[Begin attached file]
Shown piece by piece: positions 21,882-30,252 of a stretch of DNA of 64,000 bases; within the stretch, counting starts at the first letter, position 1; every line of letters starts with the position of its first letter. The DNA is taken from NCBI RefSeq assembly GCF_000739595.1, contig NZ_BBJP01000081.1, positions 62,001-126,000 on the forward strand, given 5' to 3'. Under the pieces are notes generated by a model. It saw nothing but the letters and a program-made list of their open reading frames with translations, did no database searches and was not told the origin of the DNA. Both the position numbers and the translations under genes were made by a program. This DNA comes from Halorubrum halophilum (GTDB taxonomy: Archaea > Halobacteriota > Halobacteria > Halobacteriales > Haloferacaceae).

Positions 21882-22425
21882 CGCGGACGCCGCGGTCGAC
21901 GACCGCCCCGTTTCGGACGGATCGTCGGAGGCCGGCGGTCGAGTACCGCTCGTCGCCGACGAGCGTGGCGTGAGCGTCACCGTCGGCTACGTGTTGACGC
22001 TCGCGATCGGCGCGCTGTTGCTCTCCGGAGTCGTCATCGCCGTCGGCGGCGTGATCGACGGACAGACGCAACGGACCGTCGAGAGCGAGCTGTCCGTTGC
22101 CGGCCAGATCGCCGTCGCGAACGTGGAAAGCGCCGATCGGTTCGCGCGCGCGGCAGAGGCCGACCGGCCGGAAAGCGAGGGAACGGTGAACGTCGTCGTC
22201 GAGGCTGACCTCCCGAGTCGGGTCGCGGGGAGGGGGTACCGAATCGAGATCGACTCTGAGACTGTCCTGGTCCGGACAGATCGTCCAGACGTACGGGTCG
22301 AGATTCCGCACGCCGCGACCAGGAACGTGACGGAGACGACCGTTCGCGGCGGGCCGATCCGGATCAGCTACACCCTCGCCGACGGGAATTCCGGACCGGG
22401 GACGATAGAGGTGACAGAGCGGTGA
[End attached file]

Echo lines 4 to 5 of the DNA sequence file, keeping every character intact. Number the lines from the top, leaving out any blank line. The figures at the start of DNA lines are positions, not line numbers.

21901 GACCGCCCCGTTTCGGACGGATCGTCGGAGGCCGGCGGTCGAGTACCGCTCGTCGCCGACGAGCGTGGCGTGAGCGTCACCGTCGGCTACGTGTTGACGC
22001 TCGCGATCGGCGCGCTGTTGCTCTCCGGAGTCGTCATCGCCGTCGGCGGCGTGATCGACGGACAGACGCAACGGACCGTCGAGAGCGAGCTGTCCGTTGC